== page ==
Skyworks and the Internet of Things

04/22/2015 7:00 am EST


Tom Bishop

Founder, BI Research

Our latest featured recommendation is all about making the gizmos that enable the Internet of Things, explains Tom Bishop, editor of BI Research.

It’s all about enabling wireless connectivity. Whether it be a laptop to a wireless router, a cell phone to a 4G network, or a security station to a remote camera or to a drone, or to some device that hasn’t even been invented yet.

Just in the wearables category, growth of 52% per year is projected through 2018. The connected home is expected to grow at 67% annually. And auto systems could grow 39% annually.

And at the heart of it all, supplying components for devices at either end of whatever is being connected, are chips made by Skyworks Solutions (SKWS), whose vision is to connect everyone to everything all the time.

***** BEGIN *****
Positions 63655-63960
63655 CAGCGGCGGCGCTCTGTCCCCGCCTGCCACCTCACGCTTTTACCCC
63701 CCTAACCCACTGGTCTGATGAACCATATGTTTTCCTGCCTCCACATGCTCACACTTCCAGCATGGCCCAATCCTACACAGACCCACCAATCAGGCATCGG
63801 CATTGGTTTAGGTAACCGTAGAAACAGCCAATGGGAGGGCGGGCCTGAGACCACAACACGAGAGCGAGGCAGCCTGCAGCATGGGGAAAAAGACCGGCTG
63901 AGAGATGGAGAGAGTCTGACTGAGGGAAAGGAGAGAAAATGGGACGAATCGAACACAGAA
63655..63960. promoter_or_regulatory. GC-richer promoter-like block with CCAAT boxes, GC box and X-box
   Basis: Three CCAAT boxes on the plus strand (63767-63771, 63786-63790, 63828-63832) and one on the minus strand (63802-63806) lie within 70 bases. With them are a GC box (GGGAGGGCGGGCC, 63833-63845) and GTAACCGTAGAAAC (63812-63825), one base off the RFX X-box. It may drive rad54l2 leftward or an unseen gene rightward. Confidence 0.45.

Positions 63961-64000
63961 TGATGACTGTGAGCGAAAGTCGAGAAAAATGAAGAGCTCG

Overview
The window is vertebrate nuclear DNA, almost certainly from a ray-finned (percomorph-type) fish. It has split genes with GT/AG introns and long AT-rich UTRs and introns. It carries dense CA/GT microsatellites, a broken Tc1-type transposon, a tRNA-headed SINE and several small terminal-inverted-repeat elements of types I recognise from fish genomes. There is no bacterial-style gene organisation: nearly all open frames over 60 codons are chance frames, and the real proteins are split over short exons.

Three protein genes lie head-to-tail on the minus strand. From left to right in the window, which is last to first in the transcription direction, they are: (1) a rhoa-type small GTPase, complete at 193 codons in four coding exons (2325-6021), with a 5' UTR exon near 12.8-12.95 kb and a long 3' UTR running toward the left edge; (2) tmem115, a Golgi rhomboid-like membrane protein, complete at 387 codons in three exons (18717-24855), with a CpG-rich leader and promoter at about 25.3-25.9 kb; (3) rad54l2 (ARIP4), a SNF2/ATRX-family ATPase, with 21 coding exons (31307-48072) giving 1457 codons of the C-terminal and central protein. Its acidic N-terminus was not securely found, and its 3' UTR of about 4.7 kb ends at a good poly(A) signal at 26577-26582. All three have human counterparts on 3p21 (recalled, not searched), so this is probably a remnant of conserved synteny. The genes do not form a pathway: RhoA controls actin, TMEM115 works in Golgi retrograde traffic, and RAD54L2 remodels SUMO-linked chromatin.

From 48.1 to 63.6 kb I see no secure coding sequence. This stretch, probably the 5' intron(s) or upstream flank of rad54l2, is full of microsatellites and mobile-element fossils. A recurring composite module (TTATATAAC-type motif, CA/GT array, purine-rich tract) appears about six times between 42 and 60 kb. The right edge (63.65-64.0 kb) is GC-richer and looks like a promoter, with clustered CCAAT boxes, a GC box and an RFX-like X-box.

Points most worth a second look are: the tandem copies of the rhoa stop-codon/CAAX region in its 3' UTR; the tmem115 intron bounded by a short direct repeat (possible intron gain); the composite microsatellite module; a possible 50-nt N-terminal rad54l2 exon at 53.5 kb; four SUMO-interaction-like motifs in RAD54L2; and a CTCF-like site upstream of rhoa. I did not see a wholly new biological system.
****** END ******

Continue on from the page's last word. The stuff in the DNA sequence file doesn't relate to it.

By 2020, there should be about 1 billion personal computers on the planet and about 2 billion smartphones, but the Internet of Things is expected to grow to 70billion. Whichever, Skyworks chips are in all these categories.

In fact, Skyworks supplies chips and components to every single cell phone maker and stands to be a big beneficiary of the rollout of 4G in China, India, Latin America, and Eastern Europe where broadband penetration rates are low and population densities are high.

Skyworks is also expanding into traditional analog sectors like automotive, medical and industrial. These are highly attractive markets for Skyworks with longer product lifecycles, fewer competitors, and higher margins. So these strategic markets outside of mobile remain a strategic priority.

With 51% growth rate projected this year, Skywork’s P/E on this year’s earnings is only 19.6, yielding a PEG less than one, just the way we like it.

Skyworks had over a billion dollars of cash on its balance sheet as of yearend, which is plenty to fund its $300 million share buyback program or acquisitions.

Despite the stock’s unrelenting rise, I believe there is plenty of gas left in the tank, despite the stock’s unrelenting rise. Buy.

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